New Information Technology bill could kill innovation in Nepal, experts warn
- Critics of the government’s new bill say it will add more red tape for internet companies
Feb 20, 2019-
A new Information Technology bill proposed by the KP Sharma Oli administration has alarmed rights advocates as well as IT entrepreneurs, who say the bill is not in line with the government’s messages about Nepal being open for business opportunities and foreign investment, and could stifle innovation in the country’s nascent but growing information technology sector.
The bill, which will replace the existing Electronic Transaction Act (ETA), has been touted by the government as the most comprehensive and clear bill to address the long-held concerns around IT management. But critics of the bill say the wide-scope nature and the vague language used in the provisions could instead mean more red tape for internet-based companies.
For instance, the ETA’s definition of originator clarifies that intermediaries like the Internet Service Providers (ISPs) do not fall under the broad definition of “originator”, which includes anyone “who generates, stores or transmits electronic records, and this term also includes a person who causes any other person to carry out such functions.” However, the proposed IT act removes the clause regarding intermediaries. This, IT experts say, could jeopardise ISPs who are merely the medium of the content created and shared online.
“The government needs to at least communicate with us because we are the ones who will have to deal with the challenges of implementing the rules they enact,” said Bhojraj Bhatta, the managing director of internet service provider Net Max Technologies and the president of Internet Service Providers’ Association of Nepal. Bhatta and many of his peers say they were not consulted in the drafting process of the bill and have not seen a copy of the bill yet.
“I only found about these stringent provisions after reading media reports,” Bhatta said.
There is also a clause in the proposed IT bill which states that ISPs will not be penalised “if they remove any content deemed illegal by any public body or the court as soon as possible.” This was another reservation some of the stakeholders from the private sector had when they were consulted on the drafting of the bill a few months ago. Despite their reservations, this provision remains in the bill.
The possibility of being confronted in a situation where multiple public bodies flood ISPs with requests to remove anything they deem illegal would overwhelm these companies in more ways than one.
“We don’t want the responsibility of actively filtering content forced on us with the fear of punishment hanging over us,” said Binay Bohra, the managing director at Vianet Communications, another ISP company. “That’s not what technical service providers like us do.”
Bohra also expressed concerns over what provisions like these would mean for the country’s internet users if the government adds filtering online content to their responsibility.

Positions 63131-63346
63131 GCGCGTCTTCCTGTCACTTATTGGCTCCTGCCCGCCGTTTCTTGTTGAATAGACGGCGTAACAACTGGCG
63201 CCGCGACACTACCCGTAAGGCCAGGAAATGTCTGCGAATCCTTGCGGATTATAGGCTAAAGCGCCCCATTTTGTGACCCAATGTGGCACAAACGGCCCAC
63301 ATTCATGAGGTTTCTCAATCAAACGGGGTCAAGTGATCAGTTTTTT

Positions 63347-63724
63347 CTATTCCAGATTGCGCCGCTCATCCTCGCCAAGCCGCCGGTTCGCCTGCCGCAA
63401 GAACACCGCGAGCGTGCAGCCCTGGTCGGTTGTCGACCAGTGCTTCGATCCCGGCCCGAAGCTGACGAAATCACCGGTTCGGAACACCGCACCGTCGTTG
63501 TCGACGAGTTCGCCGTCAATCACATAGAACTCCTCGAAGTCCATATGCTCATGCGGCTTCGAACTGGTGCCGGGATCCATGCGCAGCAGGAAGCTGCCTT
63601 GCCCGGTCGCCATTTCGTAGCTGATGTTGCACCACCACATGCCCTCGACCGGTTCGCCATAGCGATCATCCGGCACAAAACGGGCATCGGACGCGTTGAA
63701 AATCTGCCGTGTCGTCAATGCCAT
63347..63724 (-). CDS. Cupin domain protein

“What kind of internet will the people get if we, the ISPs, start taking down sites one after another, to safeguard our business and because of the fear of government reprisal?” he said.
IT entrepreneurs are also worried about the provisions in the bill which requires them to seek permission from the government to bring equipment into the country. They are frustrated by the increasing red tape and say their businesses might be adversely impacted if the government bodies dealing with permission aren’t efficient.
“There is already a lot of restrictions for online ventures and pushing for more controls, like having to take multiple permissions, will only add to the hurdle,” said Subash Sharma, the CEO of F1 Soft International, one of the largest financial technology companies in Nepal. “You can’t expect innovation amidst such regulations in every step of the way.”
However, government authorities have defended the bill saying they are only trying to regulate those who might be misusing internet-based platforms.
In an interview with the Post, Mahendra Gurung, secretary at the Ministry of Communication and Information Technology, said the new law will pave the way for data security and accountability of internet companies in Nepal.
“We welcome the private sector, and encourage the international tech companies to follow the rules of our country if they are to operate here,” said Gurung.
On Tuesday, Gurung tweeted an article about New Zealand planning to impose a digital tax on Google and Facebook. “New Zealand will impose a digital tax on Google and Facebook, what about Nepal?” he wrote.
Replying to his tweet, people put forward questions about how the taxations would work, the obstacles to online payment that already exists in Nepal and how Nepal would be able to implement everything it set out to do with the new provisions to crack down on tech giants. Gurung did not respond to any of the tweets, but the reply threads and engagement on the tweet summed up the confusion and apprehension among tech users and entrepreneurs regarding the vaguely-worded provisions in the bill.
Kathmandu-based tech blogger Anil Ghimire was among the handful of people who spent a considerable amount of time on Gurung’s tweet thread, replying to people’s questions about the proposed rules on tech companies.
According to Ghimire, there are multiple reasons why Nepal should first do its homework—from a business-friendly policy to necessary infrastructure to make the country a tech-hub—if it wanted internet companies to come to Nepal and run as a registered entity.
“If you don't register here in Nepal, we can block your service means the government is not inviting the tech companies to do business,” said Ghimire. “This is sending a wrong message to the world just before it is hosting Nepal Investment Summit in March.”
Published: 20-02-2019 21:12